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Grhastha: The Householder in Ancient Indian Religious Culture

Grhastha: The Householder in Ancient Indian Religious Culture

Author:Edited by Patrick Olivelle
ISBN 13:9780190098889
Subject:Philosophy and Religion/Religion

About the Book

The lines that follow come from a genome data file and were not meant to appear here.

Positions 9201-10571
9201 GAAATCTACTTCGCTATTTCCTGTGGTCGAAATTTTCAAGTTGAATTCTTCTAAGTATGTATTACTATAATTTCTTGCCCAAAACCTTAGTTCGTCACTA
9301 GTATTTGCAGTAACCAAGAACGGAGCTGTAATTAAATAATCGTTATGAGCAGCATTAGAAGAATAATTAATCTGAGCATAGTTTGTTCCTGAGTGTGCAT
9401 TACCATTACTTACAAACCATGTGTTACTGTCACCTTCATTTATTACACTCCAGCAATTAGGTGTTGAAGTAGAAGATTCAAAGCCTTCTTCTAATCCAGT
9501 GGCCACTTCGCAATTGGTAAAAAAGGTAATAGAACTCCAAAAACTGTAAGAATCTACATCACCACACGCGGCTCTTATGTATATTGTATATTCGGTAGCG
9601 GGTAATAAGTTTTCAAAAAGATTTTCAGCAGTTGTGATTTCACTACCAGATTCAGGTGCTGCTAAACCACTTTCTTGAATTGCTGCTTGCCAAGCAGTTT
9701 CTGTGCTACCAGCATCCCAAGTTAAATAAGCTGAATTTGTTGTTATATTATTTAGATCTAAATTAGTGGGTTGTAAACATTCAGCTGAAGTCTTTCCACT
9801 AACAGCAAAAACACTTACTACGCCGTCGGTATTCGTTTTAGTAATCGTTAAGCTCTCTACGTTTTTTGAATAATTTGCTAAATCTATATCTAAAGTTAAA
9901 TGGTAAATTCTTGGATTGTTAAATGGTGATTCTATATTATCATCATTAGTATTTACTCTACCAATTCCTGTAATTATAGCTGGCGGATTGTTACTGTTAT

Contents: Preface. Introduction/Patrick Olivelle. Part One: Vedic and Prakrit Sources. 1. The Term Ghastha and the (Pre)history of the Householder/Stephanie Jamison. 2. Pasanda: Religious Communities in the Asokan Inscriptions and Early Literature/Joel Brereton. 3. Ghastha in Asoka's Classification of Religious People/Patrick Olivelle. 4. Ghastha in the Sramanic Discourse: A Lexical Survey of House Residents in Early Pali Texts/Oliver Freiberger. 5. Gahavai and Gihattha: The Householder in the Early Jaina Sources/Claire Maes. Part Two: The Sanskrit Sastras. 6. The Late Appearance of the Ghastha in the Vedic Domestic Ritual Codes as a Married Religious Professional/Timothy Lubin. 7. Ghastha, Asrama and the Origin of Dharmasastra/Patrick Olivelle. 8. The Householder in Early Dharmasastra Literature/David Brick. 9. Householders, Holy and Otherwise, in the Niti and Kama Literature/Mark McClish. Part Three: Epic and Kavya Literature. 10. The Ghastha in the Mahabharata/Adam Bowles. 11. Ghasthas Don't Belong in the Ramayana/Aaron Sherraden. 12. Householders and Housewives in Early Kavya Literature/Csaba Dezso and Eotvos Loránd. Index. For scholars of ancient Indian religions, the wandering mendicants who left home and family for a celibate life and the search for liberation represent an enigma. The Vedic religion, centered on the married household, had no place for such a figure. Much has been written about the Indian ascetic but hardly any scholarly attention has been paid to the married householder with wife and children, generally referred to in Sanskrit as ghastha: "the stay-at-home." The institution of the householder is viewed implicitly as posing little historical problems with regard to its origin or meaning. This volume problematizes the figure of the householder within ancient Indian culture and religion. It shows that the term ghastha is a neologism and is understandable only in its opposition to the ascetic who goes away from home (pravrajita). Through a thorough and comprehensive analysis of a wide range of inscriptions and texts, ranging from the Vedas, Dharmasastras, Epics, and belle lettres to Buddhist and Jain texts and texts on governance and erotics, this volume analyses the meanings, functions, and roles of the householder from the earliest times unti about the fifth century CE. The central finding of these studies is that the householder bearing the name ghastha is not simply a married man with a family but someone dedicated to the same or similar goals as an ascetic while remaining at home and performing the economic and ritual duties incumbent on him. The ghastha is thus not a generic householder, for whom there are many other Sanskrit terms, but a religiously charged concept that is intended as a full-fledged and even superior alternative to the concept of a religious renouncer.